State COVID-19 Update–April 9: Lamont’s Nursing Home Plan for ‘COVID Recovery Centers’

Gov. Ned Lamont provided his update for Wednesday, April 8 on the state’s response to the coronavirus pandemic:

By the Numbers (April 7)
  • New one-day positive cases in CT residents:  1,000 (up from 875 new cases on April 7)
  • Total CT cases:  8,781 (includes more than 31,700 tests conducted in state and private labs)
  • Total People hospitalized:  1,418 (approximately) (613 in Fairfield County)
  • Total Fairfield County cases: 4,417 (up 281 in one day)
  • Total CT fatalities due to complications from COVID-19: 335 (58 newly reported) (155 in Fairfield County–up 23 in one day)

Visit the state’s coronavirus webpage for several additional charts and tables containing more data groups, including a town-by-town breakdown of positive cases in each municipality and a breakdown of cases and deaths among age groups.

For several additional graphs and tables containing more data, including a list of cases in every municipality and data broken down by age, gender, race, and other factors, visit ct.gov/coronavirus.

State continuing to process donations for Personal Protective Equipment

The State of Connecticut is continuing to process inputs from people, businesses, and organizations who wish to donate Personal Protective Equipment (PPE) for use in the state’s hospitals and long-term care facilities. To date, there have been 2,027 offers to donate items. Those offers are being processed through a collaboration between the Department of Public Health and the United Way 2-1-1 of Connecticut.

The state continues to request PPE for health care workers, first responders, and other essential workers. To donate PPE, click here to fill out an intake form.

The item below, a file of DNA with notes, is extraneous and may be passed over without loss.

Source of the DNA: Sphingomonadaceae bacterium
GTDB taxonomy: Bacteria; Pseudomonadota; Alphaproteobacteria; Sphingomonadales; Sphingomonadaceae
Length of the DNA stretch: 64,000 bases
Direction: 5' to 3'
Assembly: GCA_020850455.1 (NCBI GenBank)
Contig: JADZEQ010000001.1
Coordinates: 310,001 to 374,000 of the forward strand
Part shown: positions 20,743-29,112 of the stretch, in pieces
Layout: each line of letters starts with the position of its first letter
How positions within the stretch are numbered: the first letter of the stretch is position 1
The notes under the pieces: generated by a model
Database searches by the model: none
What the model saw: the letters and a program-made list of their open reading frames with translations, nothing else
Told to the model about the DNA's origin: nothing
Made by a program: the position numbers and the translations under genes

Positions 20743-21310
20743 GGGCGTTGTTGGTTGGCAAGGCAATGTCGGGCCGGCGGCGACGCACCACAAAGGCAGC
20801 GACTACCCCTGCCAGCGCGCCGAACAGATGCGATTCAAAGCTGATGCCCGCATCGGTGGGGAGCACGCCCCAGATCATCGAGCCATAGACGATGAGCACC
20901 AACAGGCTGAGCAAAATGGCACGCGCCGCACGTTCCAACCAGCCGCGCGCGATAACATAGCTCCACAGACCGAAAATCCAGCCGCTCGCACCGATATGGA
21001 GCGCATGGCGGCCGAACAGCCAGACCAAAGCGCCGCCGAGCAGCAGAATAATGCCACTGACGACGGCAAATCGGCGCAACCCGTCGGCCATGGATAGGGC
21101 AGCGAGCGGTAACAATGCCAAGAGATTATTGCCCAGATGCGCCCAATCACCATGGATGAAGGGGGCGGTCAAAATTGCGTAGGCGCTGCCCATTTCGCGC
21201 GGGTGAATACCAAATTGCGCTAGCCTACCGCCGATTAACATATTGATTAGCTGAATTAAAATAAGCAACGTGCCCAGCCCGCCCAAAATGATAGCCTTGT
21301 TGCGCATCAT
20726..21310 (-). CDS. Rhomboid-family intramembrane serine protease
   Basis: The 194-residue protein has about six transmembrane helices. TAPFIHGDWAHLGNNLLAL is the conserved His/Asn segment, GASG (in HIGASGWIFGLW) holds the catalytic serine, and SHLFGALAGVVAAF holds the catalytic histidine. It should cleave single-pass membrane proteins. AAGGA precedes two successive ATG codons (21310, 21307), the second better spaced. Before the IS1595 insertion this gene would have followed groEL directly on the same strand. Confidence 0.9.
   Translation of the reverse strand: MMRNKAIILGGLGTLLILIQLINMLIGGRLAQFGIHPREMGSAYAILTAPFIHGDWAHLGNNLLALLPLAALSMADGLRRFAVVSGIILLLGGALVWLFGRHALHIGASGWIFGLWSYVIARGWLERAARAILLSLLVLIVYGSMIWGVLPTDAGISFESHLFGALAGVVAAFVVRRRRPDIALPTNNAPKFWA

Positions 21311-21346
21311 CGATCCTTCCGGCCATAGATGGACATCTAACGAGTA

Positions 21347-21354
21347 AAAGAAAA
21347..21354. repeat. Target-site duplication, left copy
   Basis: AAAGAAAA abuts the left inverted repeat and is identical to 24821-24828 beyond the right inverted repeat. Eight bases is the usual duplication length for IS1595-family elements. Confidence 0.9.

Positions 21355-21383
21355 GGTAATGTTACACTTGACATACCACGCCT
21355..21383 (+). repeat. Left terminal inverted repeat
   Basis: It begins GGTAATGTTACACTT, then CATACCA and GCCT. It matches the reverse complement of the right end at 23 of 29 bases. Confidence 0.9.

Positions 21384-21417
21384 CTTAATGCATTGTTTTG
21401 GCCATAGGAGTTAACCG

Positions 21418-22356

Governor Lamont announces medical surge plan in partnership with Connecticut’s long-term care facilities

Gov. Lamont today announced a partnership with Connecticut’s long-term care facilities to collaborate on a medical surge plan that includes the establishment of COVID-19 recovery centers in nursing homes to accept patients who can be discharged from acute care hospitals but are still impacted by COVID-19 infection. So far, at least four such recovery centers will be opened in Torrington, Bridgeport, Meriden, and Sharon that will make available more than 500 new beds for COVID-19 patients.

The Connecticut Department of Public Health is also working with hospitals to ensure that more patients can be tested while they are hospitalized in order to receive the two negative COVID-19 test results 24 hours apart that are needed in order for a patient to be discharged to a general long-term care facility. There are currently more than 2,000 available beds in long-term care facilities that could be occupied by patients currently hospitalized who could be discharged when they get their negative COVID-19 tests.

“Residents of long-term care facilities represent our most vulnerable population during this pandemic, as the virus can spread quickly within the enclosed environment such as a nursing home,” Public Health Commissioner Renée D. Coleman-Mitchell said. “We are committed to doing everything we can to make sure our nursing home residents get the care they need and that nursing home staff are protected with enough equipment. These new COVID-19 recovery centers will provide hundreds of new beds for COVID-19 care all over the state, and this will help to make hospital beds available to absorb the surge of hospitalizations we anticipate in the next couple of weeks.”

The Connecticut Department of Social Services and the Office of Policy and Management have determined a specific payment rate of $600 per day for the COVID-19 recovery centers, and additional payments of 10% across the board for all nursing homes in Connecticut during the course of the pandemic.